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Am J Med. 1991 Dec;91(6):625-30.

Frequent occurrence of asplenism and cholelithiasis in patients with autoimmune polyglandular disease type I.

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  • 1Developmental Endocrinology Branch, National Institute of Child Health and Human Development, National Institutes of Health, Bethesda, Maryland 20892.

Abstract

PURPOSE:

This study assesses the occurrence of asplenism and gallstones in patients with autoimmune polyglandular disease type I (APG I).

PATIENTS AND METHODS:

Nine patients with APG I (ages 14 to 48) were studied at the National Institutes of Health. Each patient received endocrine testing, a careful examination of his or her peripheral blood smear, lymphocyte immunophenotyping, a liver-spleen scan, and either an upper abdominal ultrasound or a computer-assisted tomogram to evaluate the spleen and gallbladder.

RESULTS:

We documented asplenism in four patients and cholelithiasis in four patients, with two patients having both conditions. The patients with asplenism had Howell-Jolly bodies on peripheral blood smears, lack of splenic uptake by liver-spleen scan, and absent spleens by abdominal computed tomographic scan or ultrasound evaluation. The clinical presentation of the patients with cholelithiasis ranged from acute symptoms requiring surgery to asymptomatic gallstones. Lymphocyte immunophenotyping did not reveal consistent changes in either B- or T-cell subpopulations in the patients studied.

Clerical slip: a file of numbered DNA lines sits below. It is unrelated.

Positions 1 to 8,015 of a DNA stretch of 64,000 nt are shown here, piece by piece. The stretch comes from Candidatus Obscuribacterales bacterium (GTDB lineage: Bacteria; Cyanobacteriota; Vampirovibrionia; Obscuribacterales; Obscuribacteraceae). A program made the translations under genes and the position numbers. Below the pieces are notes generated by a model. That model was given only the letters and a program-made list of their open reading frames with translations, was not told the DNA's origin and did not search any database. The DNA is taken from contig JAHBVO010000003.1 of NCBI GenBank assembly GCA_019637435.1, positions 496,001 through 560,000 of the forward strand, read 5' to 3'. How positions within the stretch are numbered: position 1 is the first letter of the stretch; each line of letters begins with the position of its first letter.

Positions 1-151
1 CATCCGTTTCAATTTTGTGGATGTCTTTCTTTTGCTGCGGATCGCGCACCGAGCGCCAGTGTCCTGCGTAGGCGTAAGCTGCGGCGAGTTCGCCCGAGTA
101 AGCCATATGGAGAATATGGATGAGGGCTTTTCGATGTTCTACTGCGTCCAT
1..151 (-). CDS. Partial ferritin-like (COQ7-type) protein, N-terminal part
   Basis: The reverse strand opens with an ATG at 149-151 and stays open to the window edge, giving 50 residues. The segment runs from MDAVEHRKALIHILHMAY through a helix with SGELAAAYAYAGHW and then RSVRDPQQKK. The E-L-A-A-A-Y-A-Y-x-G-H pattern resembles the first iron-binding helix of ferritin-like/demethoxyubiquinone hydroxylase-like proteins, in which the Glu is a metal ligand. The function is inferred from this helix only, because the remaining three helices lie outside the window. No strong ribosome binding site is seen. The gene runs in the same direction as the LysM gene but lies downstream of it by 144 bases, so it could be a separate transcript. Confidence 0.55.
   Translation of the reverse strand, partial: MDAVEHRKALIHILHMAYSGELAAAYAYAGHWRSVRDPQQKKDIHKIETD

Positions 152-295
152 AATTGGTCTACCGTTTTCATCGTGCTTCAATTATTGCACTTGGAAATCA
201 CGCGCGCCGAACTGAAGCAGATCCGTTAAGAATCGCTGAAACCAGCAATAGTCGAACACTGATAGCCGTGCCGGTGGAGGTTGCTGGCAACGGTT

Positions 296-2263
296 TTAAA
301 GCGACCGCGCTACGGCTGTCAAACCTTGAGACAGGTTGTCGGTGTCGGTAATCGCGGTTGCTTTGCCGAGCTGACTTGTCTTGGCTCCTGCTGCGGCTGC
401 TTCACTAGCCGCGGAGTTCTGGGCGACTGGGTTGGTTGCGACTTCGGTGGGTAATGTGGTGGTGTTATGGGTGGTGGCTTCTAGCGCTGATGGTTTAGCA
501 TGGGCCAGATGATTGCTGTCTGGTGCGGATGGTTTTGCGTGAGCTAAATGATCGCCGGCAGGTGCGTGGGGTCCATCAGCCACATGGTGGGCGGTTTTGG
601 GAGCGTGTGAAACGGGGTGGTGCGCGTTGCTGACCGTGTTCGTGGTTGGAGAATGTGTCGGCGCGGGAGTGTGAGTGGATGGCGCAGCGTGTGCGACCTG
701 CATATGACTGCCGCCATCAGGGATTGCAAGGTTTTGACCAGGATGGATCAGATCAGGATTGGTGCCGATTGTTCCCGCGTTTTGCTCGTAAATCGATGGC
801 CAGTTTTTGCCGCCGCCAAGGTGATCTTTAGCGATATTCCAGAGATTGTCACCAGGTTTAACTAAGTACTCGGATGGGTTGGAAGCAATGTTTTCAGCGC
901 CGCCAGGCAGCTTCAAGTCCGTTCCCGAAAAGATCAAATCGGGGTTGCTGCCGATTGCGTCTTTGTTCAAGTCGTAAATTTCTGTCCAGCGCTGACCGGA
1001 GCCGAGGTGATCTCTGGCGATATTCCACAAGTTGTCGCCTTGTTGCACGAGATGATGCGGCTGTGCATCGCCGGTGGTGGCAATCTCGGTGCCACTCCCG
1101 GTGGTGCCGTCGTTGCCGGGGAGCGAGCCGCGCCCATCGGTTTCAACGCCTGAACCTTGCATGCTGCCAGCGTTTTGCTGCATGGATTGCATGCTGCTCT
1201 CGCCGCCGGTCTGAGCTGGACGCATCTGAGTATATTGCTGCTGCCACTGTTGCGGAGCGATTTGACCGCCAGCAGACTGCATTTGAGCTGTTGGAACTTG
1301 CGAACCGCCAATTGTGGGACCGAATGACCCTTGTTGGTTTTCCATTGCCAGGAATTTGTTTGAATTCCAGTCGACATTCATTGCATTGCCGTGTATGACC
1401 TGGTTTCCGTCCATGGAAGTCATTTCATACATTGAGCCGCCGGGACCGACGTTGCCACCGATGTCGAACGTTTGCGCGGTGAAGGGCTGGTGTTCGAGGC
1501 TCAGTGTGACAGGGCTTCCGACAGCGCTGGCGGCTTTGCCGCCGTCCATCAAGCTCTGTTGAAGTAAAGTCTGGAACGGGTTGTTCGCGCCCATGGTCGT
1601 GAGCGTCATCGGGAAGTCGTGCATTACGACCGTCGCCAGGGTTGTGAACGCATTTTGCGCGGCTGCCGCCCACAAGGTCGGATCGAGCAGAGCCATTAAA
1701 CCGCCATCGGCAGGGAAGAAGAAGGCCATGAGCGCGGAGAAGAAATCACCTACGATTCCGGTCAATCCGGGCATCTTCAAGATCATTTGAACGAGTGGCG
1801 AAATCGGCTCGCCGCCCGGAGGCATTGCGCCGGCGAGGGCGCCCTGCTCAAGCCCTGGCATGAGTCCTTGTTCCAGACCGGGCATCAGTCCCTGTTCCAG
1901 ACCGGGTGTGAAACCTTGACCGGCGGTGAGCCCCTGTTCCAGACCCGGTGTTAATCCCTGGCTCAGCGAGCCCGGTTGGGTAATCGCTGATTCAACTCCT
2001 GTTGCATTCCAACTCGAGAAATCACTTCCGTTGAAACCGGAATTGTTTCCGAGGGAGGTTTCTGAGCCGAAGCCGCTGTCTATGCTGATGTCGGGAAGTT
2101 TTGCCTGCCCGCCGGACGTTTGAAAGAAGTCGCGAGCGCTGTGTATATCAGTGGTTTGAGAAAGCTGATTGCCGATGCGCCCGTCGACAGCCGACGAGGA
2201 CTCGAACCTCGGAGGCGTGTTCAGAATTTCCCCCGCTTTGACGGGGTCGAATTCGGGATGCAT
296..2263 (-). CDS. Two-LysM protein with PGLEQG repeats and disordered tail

CONCLUSION:

Asplenism and gallstones occur frequently in patients with APG I. In addition to careful examination of the peripheral blood smear for Howell-Jolly bodies to screen for asplenism, we recommend an abdominal ultrasound to detect asplenism and/or gallstones in all patients with APG I. Appropriate immunizations and antibiotic coverage may be helpful in those patients with absent spleens.

PMID:
1750432
[PubMed - indexed for MEDLINE]
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